For infants, the increased caloric need often comes in the form of providing high calorie infant formula. Standard preparations of routine infant formulas provide 20 calories/ounce. Infants with CHD often require 24-30 calories/ounce infant formula to accomplish desired growth. If an infant in your care is not gaining weight properly, or is struggling to meet his or her volume goals, a pediatrician or a pediatric dietitian can provide an appropriate recipe for concentrated infant formula. Do not attempt to concentrate the formula without a recipe provided by a professional.

For toddlers with CHD, energy needs continue to be high, sometimes even after they receive all of their corrective surgeries. The first step of successfully feeding any toddler is to provide structured meals and snacks. Calorie-containing beverages (juices, milk) should be limited to scheduled meal and snack times.

In addition to providing a balanced diet, the use of high calorie and high protein foods can help to increase a toddler’s calorie and protein intake. Here is a list of high calorie and protein foods that can be added to your child’s diet. High calorie drinks or high calorie milks may be recommended to provide additional calories. These should be offered in place of milk at a scheduled meal or snack.

Feeding Route

Sometimes, it is not possible for an infant or toddler to meet all of her nutritional needs by mouth and her medical team may recommend the placement of a feeding tube. Feeding tubes can be temporary (through the nasal passage) or more permanent (directly into the stomach through the abdominal wall). Feeding tubes can be a wonderful way for children with CHD to meet their nutritional needs. They can be allowed to eat orally what they are able to, and then receive supplemental feedings through their feeding tubes. When they are ill or recovering from surgery, they are able to receive adequate nutrition, which will improve recovery time.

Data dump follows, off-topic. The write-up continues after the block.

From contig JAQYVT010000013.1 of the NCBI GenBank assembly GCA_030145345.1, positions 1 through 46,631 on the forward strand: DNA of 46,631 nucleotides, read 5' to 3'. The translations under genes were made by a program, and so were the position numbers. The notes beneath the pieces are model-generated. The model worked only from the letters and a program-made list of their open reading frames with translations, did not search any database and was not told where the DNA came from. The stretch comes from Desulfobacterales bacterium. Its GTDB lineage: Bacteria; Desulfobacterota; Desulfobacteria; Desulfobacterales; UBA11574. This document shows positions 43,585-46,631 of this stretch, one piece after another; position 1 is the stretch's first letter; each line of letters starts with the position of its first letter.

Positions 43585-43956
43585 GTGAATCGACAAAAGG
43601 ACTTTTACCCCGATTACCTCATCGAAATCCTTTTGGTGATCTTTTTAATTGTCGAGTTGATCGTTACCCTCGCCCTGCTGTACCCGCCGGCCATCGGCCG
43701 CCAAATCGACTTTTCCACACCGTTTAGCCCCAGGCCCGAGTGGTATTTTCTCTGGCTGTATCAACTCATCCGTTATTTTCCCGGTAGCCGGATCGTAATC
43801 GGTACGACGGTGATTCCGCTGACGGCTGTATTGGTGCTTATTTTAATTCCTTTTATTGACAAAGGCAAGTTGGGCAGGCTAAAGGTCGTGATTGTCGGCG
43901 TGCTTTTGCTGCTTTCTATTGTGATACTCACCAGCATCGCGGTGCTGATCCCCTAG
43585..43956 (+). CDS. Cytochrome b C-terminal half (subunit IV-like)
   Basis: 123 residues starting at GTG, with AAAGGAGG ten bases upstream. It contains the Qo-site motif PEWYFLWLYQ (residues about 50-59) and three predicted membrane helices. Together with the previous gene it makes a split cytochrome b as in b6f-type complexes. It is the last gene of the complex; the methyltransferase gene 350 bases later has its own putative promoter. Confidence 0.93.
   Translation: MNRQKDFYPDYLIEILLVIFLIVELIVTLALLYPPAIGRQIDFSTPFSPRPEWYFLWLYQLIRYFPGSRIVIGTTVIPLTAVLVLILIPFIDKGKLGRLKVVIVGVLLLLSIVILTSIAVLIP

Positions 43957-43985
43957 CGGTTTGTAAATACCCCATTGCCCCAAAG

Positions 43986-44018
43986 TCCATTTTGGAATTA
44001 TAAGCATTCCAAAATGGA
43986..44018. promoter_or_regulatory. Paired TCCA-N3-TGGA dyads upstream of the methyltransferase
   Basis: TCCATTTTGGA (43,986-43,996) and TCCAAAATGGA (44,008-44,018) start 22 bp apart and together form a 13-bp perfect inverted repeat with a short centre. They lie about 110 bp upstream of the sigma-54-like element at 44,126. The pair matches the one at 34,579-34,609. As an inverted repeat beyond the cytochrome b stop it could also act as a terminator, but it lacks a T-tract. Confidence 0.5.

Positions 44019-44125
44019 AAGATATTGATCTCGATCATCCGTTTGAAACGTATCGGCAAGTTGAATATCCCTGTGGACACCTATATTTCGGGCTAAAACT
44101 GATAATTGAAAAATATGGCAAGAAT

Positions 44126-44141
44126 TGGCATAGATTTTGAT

Schedule

Infants and toddlers with CHD may require frequent feedings to meet their energy needs. If an infant in your care usually eats every 3-4 hours but is not able to meet her volume goal, or is not gaining appropriate weight, it may help to decrease the amount given at each feeding and increase feedings to every 2 hours. For example, if an infant is supposed to eat 4 ounces every 3 hours (8 times a day for a total of 32 ounces/day), it may help to change to 3 ounces every 2 hours (11-12 times a day for a total of 33-36 ounces). Sometimes it is necessary to provide a feeding in the middle of the night, even if the infant is sleeping through the night. However, it is important to limit the length of each feeding to no more than 30 minutes because infants with CHD are at risk of expending more than calories than they are taking in if a feeding is prolonged. A dietitian should be consulted to customize a feeding schedule for a child with CHD.

Toddlers will also benefit from frequent meals and snacks. A recommended schedule would be 3 meals and 3 snacks. Feeding times should occur at scheduled times and should be spaced out by at least 2-3 hours. If a child eats or drinks foods and beverages (other than water) more frequently than this, it can actually curb appetite and result in decreased caloric intake overall.

An example feeding schedule for an older infant or toddler could be as follows:

8am- breakfast
10am- mid-morning snack
12pm- lunch
3pm- afternoon snack
6pm- dinner
8pm- bedtime snack.